Weekend Links: October 10, 2015

I went and saw The Martian last Sunday. It was excellent. The important thing, though, is that I’m still giving away a paperback copy of the book to celebrate both the release of the film.

At The Guardian, George R.R. Martin talks about our collective literary obsession with Mars. It’s a great read, as Martin is incredibly well-read and has an amazing memory for sci-fi history.

Here’s an interesting discussion about some sexism you can find in The Martian. Personally, I think this is some pretty nitpicky stuff, but I don’t think it hurts to point it out in the hopes that future writers will do better.

It’s October, and in addition to being Pumpkin Spice Season it’s also Let’s Talk About Racist Halloween Costumes Season. I can’t wait until we don’t have to keep having this discussion, but hear it is in the meantime.

In the Halloween spirit, the Hairpin has a list of 32 Horror Movies That [Probably] Aren’t About Women Being Sex-Murdered.

At the London Film Festival, Geena Davis shined a spotlight on gender inequality in children’s and family entertainment. I’ve been thinking about this a lot this week, actually, with the release of a new trailer for Pixar’s The Good Dinosaur, which doesn’t seem to have any female characters whatsoever.

That said, this piece at io9 about the making of The Good Dinosaur is pretty intriguing. I’m still thinking I might skip it in the theater, but it sounds like Pixar is doing some really innovative stuff with the animation. It certainly looks like a beautiful piece of work, though that’s never been part of my reservations about the film.

Mattel’s new super hero dolls kind of make me wish my daughter was young enough for me to buy them for her so I could play with them. I’m not sure I really understand why girls can’t just play with regular action figures instead of fashion dolls, though.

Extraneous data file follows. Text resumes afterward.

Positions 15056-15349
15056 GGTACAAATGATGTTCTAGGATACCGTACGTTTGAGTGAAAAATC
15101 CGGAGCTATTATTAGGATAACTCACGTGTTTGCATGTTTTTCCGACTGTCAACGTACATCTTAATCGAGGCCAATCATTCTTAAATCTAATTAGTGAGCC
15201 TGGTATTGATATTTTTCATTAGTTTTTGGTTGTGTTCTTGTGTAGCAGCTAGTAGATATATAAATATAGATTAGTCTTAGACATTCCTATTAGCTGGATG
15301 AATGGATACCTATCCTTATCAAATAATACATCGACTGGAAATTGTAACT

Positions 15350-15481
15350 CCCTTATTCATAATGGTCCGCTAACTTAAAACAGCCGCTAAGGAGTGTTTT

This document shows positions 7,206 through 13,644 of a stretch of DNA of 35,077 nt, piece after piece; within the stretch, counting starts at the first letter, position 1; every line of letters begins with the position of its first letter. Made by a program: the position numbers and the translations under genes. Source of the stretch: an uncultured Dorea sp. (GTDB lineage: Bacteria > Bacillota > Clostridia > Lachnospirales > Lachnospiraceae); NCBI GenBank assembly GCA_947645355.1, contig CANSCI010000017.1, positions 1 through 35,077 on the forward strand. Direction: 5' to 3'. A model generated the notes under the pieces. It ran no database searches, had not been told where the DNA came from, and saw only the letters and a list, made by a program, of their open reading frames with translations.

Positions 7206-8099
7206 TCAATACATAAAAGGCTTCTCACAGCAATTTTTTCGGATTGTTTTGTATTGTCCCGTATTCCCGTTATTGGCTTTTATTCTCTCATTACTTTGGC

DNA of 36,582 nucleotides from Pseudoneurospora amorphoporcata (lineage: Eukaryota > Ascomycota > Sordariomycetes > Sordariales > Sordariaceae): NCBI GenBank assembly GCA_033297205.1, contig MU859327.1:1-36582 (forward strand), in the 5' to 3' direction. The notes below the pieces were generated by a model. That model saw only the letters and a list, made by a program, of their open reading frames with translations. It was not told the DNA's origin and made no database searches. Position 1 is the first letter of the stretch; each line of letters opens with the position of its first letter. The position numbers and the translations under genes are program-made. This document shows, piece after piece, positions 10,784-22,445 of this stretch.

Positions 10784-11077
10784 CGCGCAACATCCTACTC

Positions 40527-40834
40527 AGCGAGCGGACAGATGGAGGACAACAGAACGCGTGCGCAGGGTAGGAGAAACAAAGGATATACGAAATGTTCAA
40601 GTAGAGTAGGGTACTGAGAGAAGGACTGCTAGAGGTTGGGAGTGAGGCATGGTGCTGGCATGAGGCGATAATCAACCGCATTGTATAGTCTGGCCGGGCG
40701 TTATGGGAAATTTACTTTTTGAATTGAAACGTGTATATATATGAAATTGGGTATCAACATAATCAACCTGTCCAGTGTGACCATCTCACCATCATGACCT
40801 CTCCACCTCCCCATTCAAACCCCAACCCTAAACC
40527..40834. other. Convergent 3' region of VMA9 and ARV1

It looks like Minority Report is already headed towards cancellation, which sucks. I’ve actually been mostly enjoying the show, and I do plan to keep writing about it, but I really don’t know why I bother with any sci-fi shows on Fox anymore.

Twilight turned 10 years old this week, and Feminist Fiction has a great piece on why Stephenie Meyer’s cash-grabbing genderswap AU fanfic of her own work is a terrible idea.

Also at Feminist Fiction this week: an analysis of Not-So-Strong Female Characters.

The Mary Sue looks back at how Xena: Warrior Princess changed television.

Also at The Mary Sue: What We Can Actually Learn by Reimagining the Manic Pixie Dreamgirl Trope

At Tor.com, Where to Begin With Margaret Atwood. My personal suggestion? Start with The Edible Woman and read every word she’s ever written anywhere. Then, try to live a hundred more years so you can catch her Future Library novel, Scribbler Moon.

Bitch Media interviews Ann VanderMeer, editor of Sisters of the Revolution.

It’s been a pretty rad birthday week for me, with two long-awaited books being released this Tuesday: Kameron Hurley’s Empire Ascendant and Ann Leckie’s Ancillary Mercy. That means both authors have been making the rounds promoting their work.

Kameron Hurley was interviewed at Bull Spec and on Midnight in Karachi and wrote guest posts for My Bookish Ways and the Barnes & Noble Sci-Fi and Fantasy Blog.

Ann Leckie did a Reddit AMA (highlights at Tor.com), wrote an FAQ for her Big Idea post, and was interviewed at the Barnes & Noble Sci-Fi and Fantasy Blog.

 

 

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